I was ready to write about another sports topic, but there was a different headline that grabbed my attention today.
According to the former Miss America of 1989, Gretchen Carlson, the swimsuit competition portion of Miss America is now history.
“We are no longer a pageant; we are a competition. We will no longer judge our candidates on their outward physical appearance,” Carlson, who is the chair of Board of Trustees, told GMA‘s Amy Robach. “That means we will no longer have a swimsuit competition.”
On behalf of the great majority of American men, this is a truly tragic turn of events!
Men of all ages have eagerly looked forward to watching fifty-one beautiful young women attempting to smile while they arduously tiptoed across the stage wearing high heeled shoes and a daring swimsuit. Don’t forget the pressure of doing that in front of a packed auditorium and a national television audience after a week of eating very little or no food at all.
Meanwhile, women of all ages probably cringed when this fifteen minute swimsuit segment came on television. Though much of the female cringing likely was directed toward their men fixated on a television screen while drooling at the same time (and who said that guys can’t do more than one thing at a time?), the ladies at home probably felt nearly as uncomfortable as the young women were parading across the stage.
C’mon, guys! Admit it. If there was a corresponding Mister America pageant over the years, we would be equally as uncomfortable watching Buff Biceps from Boise, Idaho flexing his way across the stage knowing that he hadn’t swallowed an ounce of water in days nor eaten a slice of pizza since he was six years old. Is that any way to judge a REAL man anyway?
To me, the whole concept of judging women in a national competition such as Miss America has always been as cringeworthy as hearing Bert Parks sing “There she is…Miss America!” after the winner was crowned (with a real crown, no less!).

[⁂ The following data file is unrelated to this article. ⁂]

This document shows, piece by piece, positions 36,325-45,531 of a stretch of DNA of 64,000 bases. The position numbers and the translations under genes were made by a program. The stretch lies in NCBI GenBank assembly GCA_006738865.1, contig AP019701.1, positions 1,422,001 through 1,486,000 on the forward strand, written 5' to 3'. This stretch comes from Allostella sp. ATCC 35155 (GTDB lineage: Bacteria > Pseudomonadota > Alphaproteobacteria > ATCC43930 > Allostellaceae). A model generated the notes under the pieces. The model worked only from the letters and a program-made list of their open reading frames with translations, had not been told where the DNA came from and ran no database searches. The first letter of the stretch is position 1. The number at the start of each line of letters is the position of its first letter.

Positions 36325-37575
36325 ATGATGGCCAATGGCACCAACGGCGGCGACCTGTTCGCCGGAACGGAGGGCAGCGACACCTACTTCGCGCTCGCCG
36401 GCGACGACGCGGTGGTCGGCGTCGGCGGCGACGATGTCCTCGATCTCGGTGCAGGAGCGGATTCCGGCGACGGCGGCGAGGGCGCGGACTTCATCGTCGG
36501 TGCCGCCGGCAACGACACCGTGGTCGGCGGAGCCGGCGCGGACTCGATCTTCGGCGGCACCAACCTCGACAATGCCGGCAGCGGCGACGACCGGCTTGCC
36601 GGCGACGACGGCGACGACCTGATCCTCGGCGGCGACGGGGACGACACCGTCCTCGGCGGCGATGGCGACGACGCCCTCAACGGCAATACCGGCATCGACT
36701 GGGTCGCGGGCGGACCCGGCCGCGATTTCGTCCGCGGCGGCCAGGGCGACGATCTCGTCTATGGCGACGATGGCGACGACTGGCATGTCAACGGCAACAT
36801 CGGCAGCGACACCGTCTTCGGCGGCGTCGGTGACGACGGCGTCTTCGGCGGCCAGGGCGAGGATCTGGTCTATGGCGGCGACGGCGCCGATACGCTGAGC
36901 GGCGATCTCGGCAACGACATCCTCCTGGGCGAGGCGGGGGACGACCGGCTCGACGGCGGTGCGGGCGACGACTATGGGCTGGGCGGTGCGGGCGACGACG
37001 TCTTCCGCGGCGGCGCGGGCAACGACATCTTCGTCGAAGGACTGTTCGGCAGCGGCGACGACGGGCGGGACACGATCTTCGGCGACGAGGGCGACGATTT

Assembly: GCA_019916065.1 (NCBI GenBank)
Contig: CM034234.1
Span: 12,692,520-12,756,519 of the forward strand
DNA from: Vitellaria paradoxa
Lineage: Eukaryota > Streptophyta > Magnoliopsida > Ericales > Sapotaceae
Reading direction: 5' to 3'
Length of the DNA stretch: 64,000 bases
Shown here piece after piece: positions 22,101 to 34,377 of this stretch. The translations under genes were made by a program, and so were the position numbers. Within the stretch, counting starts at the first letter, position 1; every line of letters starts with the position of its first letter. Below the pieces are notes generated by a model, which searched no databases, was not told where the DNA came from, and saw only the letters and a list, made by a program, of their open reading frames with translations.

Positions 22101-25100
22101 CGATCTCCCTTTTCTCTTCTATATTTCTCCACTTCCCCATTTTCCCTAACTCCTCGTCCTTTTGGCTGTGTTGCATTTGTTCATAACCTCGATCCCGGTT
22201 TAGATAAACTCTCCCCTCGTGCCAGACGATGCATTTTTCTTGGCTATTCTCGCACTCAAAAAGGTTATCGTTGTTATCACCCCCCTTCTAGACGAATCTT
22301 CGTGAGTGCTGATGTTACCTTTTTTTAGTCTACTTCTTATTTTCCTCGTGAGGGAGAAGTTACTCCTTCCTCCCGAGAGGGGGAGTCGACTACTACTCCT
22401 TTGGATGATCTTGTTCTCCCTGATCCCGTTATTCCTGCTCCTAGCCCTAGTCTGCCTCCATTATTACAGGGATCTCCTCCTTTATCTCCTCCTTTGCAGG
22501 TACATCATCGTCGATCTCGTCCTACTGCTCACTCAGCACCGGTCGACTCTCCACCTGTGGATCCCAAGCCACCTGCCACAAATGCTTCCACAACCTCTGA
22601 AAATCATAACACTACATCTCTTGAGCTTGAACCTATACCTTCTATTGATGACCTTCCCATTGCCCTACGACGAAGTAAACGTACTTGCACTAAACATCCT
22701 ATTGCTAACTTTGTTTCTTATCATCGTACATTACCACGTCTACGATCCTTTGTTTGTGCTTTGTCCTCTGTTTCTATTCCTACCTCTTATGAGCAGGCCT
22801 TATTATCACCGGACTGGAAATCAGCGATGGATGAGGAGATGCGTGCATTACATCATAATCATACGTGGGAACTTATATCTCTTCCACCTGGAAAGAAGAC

How about the evening gown competition? Isn’t that skewed against the shorter women, because the taller contestants generally seem to appear more graceful, don’t they? And why is Miss California allowed to wear the solar-powered LED sequins on her black evening gown! No fair! Time for that part of the Miss America program to go, too.
Speak of biased, how can anyone say that the kazoo playing skills of Kathie Sue Loudermilk from Moreland, Georgia don’t exceed the talent being displayed by the tap-dancing Tina Terhune of Chattanooga, Tennessee? How can any rational person make such a difficult decision about the more talented person?
At least we should all agree (men, women, contestants, audience, and space aliens watching via satellite) that the highly embarrassing “Question and Answer” portion of the Miss America program lends itself to unfair competition.
While one young lady gets the question, “Tell us, Miss Wyoming, what are you going to do to prevent tooth decay and gum disease in the homeless population in America?” Then, Miss Maine (who just happens to be the niece of a judge’s pastor) gets the equally tough question of “Do you support spending more money to help save dogs and cats from being put into animal shelters?”
While we’re cleaning house, who picks the judges for the Miss America competition? It is quite possible that some colorblind guy like me might be the one trying to make an honest decision on what score to give Miss Alaska, who was wearing that lovely red and green evening gown. No, thanks. There could be too much chance for bias in the judges, too.
Maybe it’s just time to forget this entire Miss America thing!
Yes, America. It is definitely past time for our great country to stop judging people based on their looks!
Well, I gotta run. The Bachelorette is coming on television tonight!